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Putin denies having dirt on Trump in heated Fox News interview

Russian President Vladimir Putin denied possessing compromising information about President Trump and insisted Russia had no part in meddling in the 2016 U.S. election during a contentious interview with Fox News' Chris Wallace following a meeting between the two world leaders in Helsinki, Finland. 

"We don't have anything on them, and there can't be anything on them," Putin said Monday in his first interview with a U.S. news outlet since June 2017. "I don't want to insult President Trump when I say this -- and I may come as rude -- but before he announced that he will run for presidency, he was of no interest for us. He was a rich person, but, well, there's plenty of rich persons in the United States."

In the 32-minute interview with Fox, Putin said Russia had no interest in Mr. Trump before he launched his bid for the presidency.

"He was in the construction business. He organized the beauty pageants. But no, it would never occur to anyone that he would think of running for president. He never mentioned his political ambitions. It sounds like it's utter nonsense," Putin said.

Mr. Trump and Putin held a joint press conference Monday afternoon after meeting one-on-one in the Finnish capital. Mr. Trump seemed to accept Putin's denial of interference, despite the U.S. intelligence community's conclusion that Russia did in fact meddle in the 2016 election.  

Wallace read Putin a portion of the indictment handed down by a federal grand jury last week in special counsel Robert Mueller's investigation that accused 12 Russian intelligence officers of breaking into Democratic computer systems and stealing emails and documents.

Putin smiled and laughed. Wallace then offered the document to Putin, but the Russian president signaled for him to place it down on a nearby table.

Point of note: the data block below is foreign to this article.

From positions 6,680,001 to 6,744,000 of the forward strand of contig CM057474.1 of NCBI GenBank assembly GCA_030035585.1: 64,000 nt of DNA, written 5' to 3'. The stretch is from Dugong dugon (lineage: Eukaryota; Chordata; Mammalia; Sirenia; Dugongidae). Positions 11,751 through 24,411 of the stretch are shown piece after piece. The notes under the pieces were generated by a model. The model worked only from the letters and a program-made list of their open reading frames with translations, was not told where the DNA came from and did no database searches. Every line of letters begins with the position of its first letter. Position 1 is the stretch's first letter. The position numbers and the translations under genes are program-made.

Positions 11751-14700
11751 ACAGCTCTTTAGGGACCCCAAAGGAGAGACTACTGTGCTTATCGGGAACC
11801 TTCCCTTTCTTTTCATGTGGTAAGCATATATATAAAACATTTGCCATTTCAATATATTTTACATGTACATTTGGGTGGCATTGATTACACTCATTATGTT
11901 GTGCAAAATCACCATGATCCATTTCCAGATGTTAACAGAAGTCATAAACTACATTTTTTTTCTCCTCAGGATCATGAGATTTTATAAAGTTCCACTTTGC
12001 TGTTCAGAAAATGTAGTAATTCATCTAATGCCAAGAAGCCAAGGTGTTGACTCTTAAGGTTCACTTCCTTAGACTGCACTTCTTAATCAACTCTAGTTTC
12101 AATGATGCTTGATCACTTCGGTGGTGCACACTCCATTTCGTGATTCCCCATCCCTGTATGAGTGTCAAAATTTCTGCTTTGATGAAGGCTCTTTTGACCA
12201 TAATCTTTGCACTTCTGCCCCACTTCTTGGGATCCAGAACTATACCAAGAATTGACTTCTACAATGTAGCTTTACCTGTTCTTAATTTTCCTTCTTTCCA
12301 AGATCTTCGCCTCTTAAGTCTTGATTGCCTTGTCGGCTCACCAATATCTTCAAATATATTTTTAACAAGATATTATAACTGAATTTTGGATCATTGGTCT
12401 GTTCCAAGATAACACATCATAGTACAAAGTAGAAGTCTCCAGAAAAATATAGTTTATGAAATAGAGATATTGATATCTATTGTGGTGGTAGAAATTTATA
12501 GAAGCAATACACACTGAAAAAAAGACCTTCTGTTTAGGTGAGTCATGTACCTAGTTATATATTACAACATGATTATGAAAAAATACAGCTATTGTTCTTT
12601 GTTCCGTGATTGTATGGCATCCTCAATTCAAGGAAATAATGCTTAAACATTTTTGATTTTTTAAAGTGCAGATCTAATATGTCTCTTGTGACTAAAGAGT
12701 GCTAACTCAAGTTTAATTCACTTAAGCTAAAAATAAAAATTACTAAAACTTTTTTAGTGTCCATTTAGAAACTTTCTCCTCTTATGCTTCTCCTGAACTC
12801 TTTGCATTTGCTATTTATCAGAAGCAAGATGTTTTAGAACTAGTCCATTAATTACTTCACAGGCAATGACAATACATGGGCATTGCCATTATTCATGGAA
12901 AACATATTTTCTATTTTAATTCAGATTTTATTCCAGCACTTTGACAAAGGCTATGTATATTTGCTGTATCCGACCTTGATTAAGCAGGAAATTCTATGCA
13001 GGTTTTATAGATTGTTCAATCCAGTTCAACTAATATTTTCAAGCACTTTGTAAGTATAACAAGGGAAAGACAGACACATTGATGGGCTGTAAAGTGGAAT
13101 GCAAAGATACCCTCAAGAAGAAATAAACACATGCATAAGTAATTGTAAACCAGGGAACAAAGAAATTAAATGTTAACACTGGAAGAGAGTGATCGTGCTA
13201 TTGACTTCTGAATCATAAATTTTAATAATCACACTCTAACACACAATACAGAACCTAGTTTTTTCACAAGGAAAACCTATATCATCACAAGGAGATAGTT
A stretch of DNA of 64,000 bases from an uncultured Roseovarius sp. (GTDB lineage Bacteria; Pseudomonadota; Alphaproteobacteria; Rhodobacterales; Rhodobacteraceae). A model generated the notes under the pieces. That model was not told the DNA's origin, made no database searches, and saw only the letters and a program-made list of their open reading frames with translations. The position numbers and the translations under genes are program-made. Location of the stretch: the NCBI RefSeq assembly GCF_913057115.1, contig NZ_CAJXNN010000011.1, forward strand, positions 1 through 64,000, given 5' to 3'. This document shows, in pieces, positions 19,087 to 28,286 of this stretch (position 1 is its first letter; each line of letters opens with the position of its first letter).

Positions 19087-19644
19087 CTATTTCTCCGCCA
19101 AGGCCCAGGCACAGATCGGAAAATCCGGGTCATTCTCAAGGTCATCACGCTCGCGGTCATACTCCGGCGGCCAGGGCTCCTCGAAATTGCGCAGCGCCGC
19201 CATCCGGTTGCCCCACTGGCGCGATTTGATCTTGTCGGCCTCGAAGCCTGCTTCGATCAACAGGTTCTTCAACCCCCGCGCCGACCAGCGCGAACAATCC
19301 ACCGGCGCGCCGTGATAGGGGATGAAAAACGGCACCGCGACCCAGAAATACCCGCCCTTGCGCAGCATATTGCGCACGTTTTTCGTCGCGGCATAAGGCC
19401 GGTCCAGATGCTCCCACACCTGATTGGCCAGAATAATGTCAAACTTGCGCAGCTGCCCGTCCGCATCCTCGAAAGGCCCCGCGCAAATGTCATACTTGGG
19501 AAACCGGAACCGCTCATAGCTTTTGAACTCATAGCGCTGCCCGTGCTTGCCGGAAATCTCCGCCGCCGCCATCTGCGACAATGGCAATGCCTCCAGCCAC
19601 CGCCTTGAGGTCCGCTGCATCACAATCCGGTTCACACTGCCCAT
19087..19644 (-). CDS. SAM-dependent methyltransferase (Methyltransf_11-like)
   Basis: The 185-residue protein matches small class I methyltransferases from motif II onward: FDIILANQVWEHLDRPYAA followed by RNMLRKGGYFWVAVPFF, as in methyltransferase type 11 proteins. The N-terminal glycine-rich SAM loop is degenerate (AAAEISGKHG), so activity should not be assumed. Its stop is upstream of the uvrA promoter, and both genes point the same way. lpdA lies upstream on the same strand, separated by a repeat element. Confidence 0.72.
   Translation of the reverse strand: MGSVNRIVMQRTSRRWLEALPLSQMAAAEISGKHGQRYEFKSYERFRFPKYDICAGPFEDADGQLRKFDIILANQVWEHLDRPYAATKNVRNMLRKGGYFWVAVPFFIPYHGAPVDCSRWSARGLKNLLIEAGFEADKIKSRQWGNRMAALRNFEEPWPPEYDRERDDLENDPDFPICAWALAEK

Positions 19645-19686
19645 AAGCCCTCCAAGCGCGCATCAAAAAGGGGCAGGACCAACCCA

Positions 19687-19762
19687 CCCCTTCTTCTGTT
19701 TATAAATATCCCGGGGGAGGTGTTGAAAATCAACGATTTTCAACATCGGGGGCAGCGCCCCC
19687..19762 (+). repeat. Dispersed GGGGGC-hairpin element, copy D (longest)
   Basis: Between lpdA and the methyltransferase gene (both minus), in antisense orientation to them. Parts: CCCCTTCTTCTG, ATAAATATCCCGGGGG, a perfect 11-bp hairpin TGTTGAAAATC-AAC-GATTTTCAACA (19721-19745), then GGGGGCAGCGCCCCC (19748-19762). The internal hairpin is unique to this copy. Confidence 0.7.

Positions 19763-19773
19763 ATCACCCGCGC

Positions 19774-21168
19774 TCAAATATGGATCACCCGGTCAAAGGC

Putin ultimately said that the indictment, released just three days ahead of the Helsinki summit, was insignificant and he questioned why Mueller would not address the matter with the Russian government directly, pointing out the 1999 treaty about cooperation in criminal investigations

"Why wouldn't special counsel Mueller send us an official request within the framework of this agreement?" Putin questioned. "Our investigators will be acting in accordance with this treaty. They will question each individual that the American partners are suspecting of something. Why not a single request was filed?"

He also derided the idea that a Russian could have influenced millions of Americans' votes in 2016 -- "this is utterly ridiculous," he scoffed. But then he went on to say that "these hackers that are being discussed" had hacked into the Democratic National Committee and found "information about manipulations conducted within the Democratic Party to incline the process in favor of one candidate." This was a reference to emails that showed some DNC officials favored Hillary Clinton over Bernie Sanders.

Alluding to then-DNC Chairwoman Debbie Wasserman Schultz's ouster afterward, Putin went on to say that as a result, "the entire party leadership resigned. They admitted the fact of their manipulations."

Wallace retorted, "So, are you saying it's okay because the facts that they took from the DNC -- from John Podesta -- it was their real emails, so it's okay to hack, and spread this information out, and interfere with the election?"

"The information that I am aware of, there's nothing false about it," Putin said, without directly answering the question. He has in the recent past denied that the hackers were a part of a state-run effort to destabilize the U.S. election.

Having denied Russian interference in the election and the possibility that the Russian government may have blackmail on Mr. Trump, Putin said that the U.S. and Russia are "starting to achieve some understanding" between each other.

"I think this is the beginning of the path. This is the start. We did make a good start today," he said.

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    Blair Guild is a politics reporter and video producer for CBS News Digital.